instruere...inlustrare...delectare Disputations

Tuesday, January 15, 2013

The trouble with mankind

The fall of man is generally recognized as a Bad Thing, felix culpa-type chatter notwithstanding.

The index of the Catechism lists the following under "consequences of original sin":
  • difficulty in knowing God, 37
  • harmony destroyed, 400
  • invasion of evil, 401
  • loss of the grace of original holiness, 399
  • in man's history, 402-06, 1250, 1607, 1609, 1707, 2259, 2515
  • whole world held in the power of the evil one, 409
Particularly suggestive is how many times mention is made of the consequences "in man's history." In this man's history, certainly, mention could be made hourly.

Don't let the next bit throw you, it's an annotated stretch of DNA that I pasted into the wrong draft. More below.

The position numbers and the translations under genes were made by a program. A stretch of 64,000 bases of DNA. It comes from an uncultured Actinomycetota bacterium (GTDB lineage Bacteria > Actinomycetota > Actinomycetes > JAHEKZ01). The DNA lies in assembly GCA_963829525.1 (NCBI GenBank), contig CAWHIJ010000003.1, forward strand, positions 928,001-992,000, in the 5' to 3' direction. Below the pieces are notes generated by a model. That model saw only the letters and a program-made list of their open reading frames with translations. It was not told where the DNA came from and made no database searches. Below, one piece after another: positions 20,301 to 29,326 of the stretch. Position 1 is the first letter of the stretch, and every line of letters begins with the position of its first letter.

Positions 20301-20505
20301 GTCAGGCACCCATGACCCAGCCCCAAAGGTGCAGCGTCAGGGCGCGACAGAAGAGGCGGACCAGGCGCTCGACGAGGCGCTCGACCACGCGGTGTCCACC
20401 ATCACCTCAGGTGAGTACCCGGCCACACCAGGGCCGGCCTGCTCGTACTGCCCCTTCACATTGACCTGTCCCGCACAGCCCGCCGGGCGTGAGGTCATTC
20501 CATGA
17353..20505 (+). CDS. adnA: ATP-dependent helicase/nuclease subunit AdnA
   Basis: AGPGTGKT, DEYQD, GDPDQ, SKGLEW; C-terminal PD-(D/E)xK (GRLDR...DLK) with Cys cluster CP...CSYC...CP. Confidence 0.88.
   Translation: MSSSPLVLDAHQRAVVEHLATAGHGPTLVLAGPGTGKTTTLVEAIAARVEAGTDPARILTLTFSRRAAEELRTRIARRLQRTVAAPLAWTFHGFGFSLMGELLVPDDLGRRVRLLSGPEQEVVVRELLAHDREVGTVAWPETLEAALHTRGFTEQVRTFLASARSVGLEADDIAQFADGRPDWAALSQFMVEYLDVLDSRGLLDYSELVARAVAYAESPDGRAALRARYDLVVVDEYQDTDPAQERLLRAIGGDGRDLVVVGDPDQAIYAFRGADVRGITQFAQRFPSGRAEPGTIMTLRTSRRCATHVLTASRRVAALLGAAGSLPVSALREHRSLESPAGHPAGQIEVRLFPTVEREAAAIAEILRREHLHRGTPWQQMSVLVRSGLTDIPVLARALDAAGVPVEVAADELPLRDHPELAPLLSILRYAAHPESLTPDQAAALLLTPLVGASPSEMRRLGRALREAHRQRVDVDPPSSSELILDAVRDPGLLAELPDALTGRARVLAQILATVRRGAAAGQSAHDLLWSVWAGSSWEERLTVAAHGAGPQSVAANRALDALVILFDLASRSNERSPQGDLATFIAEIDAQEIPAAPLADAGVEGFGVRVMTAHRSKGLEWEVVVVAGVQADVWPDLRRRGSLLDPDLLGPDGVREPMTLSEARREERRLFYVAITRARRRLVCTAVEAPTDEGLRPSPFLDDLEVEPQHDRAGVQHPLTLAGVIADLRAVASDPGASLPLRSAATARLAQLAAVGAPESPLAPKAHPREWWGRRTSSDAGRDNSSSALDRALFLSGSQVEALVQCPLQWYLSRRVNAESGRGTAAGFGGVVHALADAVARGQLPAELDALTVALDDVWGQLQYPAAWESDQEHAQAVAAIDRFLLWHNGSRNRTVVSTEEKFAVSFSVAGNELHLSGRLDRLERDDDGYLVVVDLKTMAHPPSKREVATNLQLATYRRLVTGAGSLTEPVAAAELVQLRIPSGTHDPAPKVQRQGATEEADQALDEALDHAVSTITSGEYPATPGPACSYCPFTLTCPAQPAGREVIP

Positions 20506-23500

The though occurs that one consequence, which makes most of the other consequences worse, is that we humans don't know what we're for any more. Rocks, squirrels, photons -- they may groaneth and travaileth in pain, even till now, but they do it for the end for which they were created. We, on the other hand, have to work it out as we go along.
It make for a hard-to-read Venn diagram, and it makes for a lot of mistakes. If, for example, we had lost the grace of original holiness but still knew we were supposed to be holy, then we'd at least be pointed in the right direction; as it is, though, it's like we're all getting off at a strange train station and trying to find the taxi stand based on where everyone else is heading.

One mistake that seems particularly besetting these days is to think that having to figure out your own end means getting to figure out your own end -- that is, that whatever end you settle on for yourself is good and proper.

And of course, when you get the end wrong -- as you will, if you think you get to figure it out and you are a fallen human being -- you get most of the means wrong, too.